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Here is today's summary of economic development news, a free service of the Economic Development Partnership of Alabama, representing Alabama's private sector investment in economic development.  If you enjoy NewsFlash, thank an EDPA Partner


In this issue:
Mobile lures Illinois-based steel plate company expected to hire 10
Hyundai: Seoul trip isn't to woo new Alabama plant
Rep. Alan Harper of Northport to head Economic Development and Tourism Committee
State to employers: What kinds of workers do you need?
$18 million contract moves LRLAP project closer to full production; work will take place in Troy
Time is Running Out to Register for the Third Annual Alabama Launchpad Innovation and Entrepreneurship Conference
Samford's Brock School of Business Students Generate Innovative Ideas in New Entrepreneurship Class
Birmingham GDP Growth Outpaces State, U.S.


Mobile lures Illinois-based steel plate company expected to hire 10

on September 23, 2013

MOBILE, Alabama - Leeco Steel quietly opened a Mobile distribution center three weeks ago and has already begun shipping steel plates from the site.


"Mobile, allows us to realize efficiencies in our supply chain and commercial coverage that will ignite further expansion in the Gulf," said Denton Nordhues, president and chief executive officer of the Lisle, Ill.-based company.


Founded as a scrap metal company in 1882, Leeco Steel is part of the O'Neal Industrial Metals Group and maintains one of the largest inventories of carbon, HSLA and alloy plate steel in North America. In addition to its Illinois corporate headquarters and the new Mobile operation, Leeco also operates facilities in Chicago; Oshkosh, Wis.; Wexford, Pa.; Fort Worth, Texas; Chattanooga, Tenn.; Hamilton, Ontario; Monterrey, Mexico; and Santiago, Chile.







Hyundai: Seoul trip isn't to woo new Alabama plant

By Brad Harper

Sept. 23, 2013


State and Hyundai officials say an Alabama delegation's trip to Korea next month is about cultural exchange, not part of a reported competition between Alabama and Georgia over a new auto manufacturing plant.


Gov. Robert Bentley's office said he won't even be on the trip.


"The governor has no trips to Korea scheduled at this time," said Jeremy King, Bentley's communications director.


Business Korea reported Aug. 23 that Georgia Gov. Nathan Deal met with Hyundai Motor Group Chairman Chung Mong-koo to try to convince the company to build a third North American plant in Georgia. The report said Bentley would travel to Korea to meet with the chairman in October and make his case to bring a new plant to Alabama instead.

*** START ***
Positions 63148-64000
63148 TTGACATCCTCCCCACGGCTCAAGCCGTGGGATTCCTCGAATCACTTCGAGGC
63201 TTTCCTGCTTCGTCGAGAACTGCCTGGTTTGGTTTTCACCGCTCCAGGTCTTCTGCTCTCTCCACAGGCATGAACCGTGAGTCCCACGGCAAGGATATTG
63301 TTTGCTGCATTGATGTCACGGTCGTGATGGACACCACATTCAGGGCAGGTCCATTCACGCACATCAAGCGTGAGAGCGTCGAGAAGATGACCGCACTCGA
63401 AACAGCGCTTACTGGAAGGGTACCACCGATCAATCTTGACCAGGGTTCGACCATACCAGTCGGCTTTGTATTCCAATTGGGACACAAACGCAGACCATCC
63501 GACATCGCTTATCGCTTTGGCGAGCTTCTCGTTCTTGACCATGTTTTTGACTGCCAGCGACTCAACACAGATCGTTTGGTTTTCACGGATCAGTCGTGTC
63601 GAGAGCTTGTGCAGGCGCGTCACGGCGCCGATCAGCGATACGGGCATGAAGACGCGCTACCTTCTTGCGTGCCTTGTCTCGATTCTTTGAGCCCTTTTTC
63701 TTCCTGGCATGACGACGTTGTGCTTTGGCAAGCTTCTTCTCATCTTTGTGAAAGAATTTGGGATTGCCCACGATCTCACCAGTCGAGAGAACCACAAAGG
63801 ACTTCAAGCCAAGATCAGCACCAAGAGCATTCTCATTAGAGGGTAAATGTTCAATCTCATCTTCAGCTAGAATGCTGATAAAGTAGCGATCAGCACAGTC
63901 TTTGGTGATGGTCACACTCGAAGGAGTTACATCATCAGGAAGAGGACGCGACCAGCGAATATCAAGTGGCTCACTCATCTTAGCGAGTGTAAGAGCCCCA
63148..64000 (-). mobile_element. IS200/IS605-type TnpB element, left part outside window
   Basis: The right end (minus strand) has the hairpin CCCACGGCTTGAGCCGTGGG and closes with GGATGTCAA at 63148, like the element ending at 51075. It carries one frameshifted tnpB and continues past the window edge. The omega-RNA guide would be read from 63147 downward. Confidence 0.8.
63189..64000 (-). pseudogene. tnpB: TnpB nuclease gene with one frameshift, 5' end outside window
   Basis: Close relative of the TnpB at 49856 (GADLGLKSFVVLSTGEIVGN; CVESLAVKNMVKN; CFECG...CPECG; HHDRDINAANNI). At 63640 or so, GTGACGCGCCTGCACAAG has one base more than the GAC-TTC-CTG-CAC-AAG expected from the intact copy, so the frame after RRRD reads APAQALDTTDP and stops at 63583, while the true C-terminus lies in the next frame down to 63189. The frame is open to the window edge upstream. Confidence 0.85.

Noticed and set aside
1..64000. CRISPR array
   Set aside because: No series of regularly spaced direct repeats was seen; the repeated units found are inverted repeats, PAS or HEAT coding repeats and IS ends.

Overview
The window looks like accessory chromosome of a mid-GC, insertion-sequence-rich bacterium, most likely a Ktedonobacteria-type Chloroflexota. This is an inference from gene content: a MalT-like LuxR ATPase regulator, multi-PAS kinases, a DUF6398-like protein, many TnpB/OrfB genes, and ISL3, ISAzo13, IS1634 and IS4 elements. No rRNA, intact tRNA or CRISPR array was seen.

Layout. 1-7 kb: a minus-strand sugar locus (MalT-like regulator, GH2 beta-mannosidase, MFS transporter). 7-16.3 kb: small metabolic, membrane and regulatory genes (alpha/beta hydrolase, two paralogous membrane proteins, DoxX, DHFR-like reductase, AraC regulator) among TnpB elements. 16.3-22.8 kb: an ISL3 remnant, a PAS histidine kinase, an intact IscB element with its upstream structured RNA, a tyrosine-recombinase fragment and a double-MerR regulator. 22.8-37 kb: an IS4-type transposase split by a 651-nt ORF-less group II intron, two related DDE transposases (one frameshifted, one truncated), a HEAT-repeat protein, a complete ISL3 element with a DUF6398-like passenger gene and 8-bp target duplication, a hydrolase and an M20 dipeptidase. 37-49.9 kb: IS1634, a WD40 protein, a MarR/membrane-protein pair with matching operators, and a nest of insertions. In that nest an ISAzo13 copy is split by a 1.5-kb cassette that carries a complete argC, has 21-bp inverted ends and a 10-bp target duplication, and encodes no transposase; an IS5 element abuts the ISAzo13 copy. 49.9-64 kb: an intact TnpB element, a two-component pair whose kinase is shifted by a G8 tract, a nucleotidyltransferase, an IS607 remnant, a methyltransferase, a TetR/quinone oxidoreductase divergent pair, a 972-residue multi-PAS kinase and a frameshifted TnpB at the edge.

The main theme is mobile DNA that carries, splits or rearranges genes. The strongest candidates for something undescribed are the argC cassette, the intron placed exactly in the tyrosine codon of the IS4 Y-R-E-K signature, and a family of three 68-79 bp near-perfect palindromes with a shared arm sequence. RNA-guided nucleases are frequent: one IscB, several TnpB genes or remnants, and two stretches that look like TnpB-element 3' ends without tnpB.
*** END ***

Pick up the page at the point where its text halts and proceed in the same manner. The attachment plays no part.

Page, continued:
[Montgomery Advertister]


Rep. Alan Harper of Northport to head Economic Development and Tourism Committee

on September 23, 2013 

MONTGOMERY, Alabama --- Rep. Alan Harper, R-Northport, will be the new chairman of the Economic Development and Tourism Committee in the Alabama House of Representatives.


House Speaker Mike Hubbard, R-Auburn, announced the appointment today.


Harper will replace Rep. Barry Mask, who announced his resignation effective Sept. 30.


"Rep. Harper's career in economic development spans three decades and I'm confident the knowledge and skills he brings to the table will help Alabama continue on its path to being the most business friendly state in the nation," Hubbard said in a news release. 







State to employers: What kinds of workers do you need?

By Brad Harper

Sept. 24, 2013


The state plans to call thousands of Alabama employers over the next few months to find out what kinds of workers they want, and their answers could help reshape education and training programs for years to come.


The Alabama Department of Labor plans to contact manufacturing, construction and utility businesses, digging into their biggest problems with finding and keeping the right people. A state task force made up of business and education leaders is examining the same issues and also plans to finish in December, but the phone survey is a separate push.


"It has not been requested by the task force," said Tonya Lee of the Labor Market Information Division. "It's just something that we see as a hot topic in this state. When I go out and speak that's what I hear, that (employers) can't find people with the correct skills."





$18 million contract moves LRLAP project closer to full production; work will take place in Troy

on September 23, 2013 

Full production on the Long Range Land Attack Projectile is one step closer to starting after the National Warhead Energetic Consortium awarded Lockheed Martin an $18 million contract. 


The contract includes the development of production line tooling, test equipment and manufacturing process plans for work on the advanced projectile. LRLAP's guidance and control unit will be assembled at Lockheed Martin's Ocala, Fla. facility. Final assembly will be performed at the company's Troy plant.


"This contract represents a significant step towards fielding LRLAP to support the Navy's requirement for surface fire support," said Richard Benton, program manager for LRLAP at Lockheed Martin Missiles and Fire Control. "Fire support to troops deployed ashore is a critical capabilities gap, which LRLAP fills with precision lethality."












  Time is Running Out to Register for the Third Annual Alabama Launchpad Innovation and Entrepreneurship Conference!


 The Conference starts thisThursday!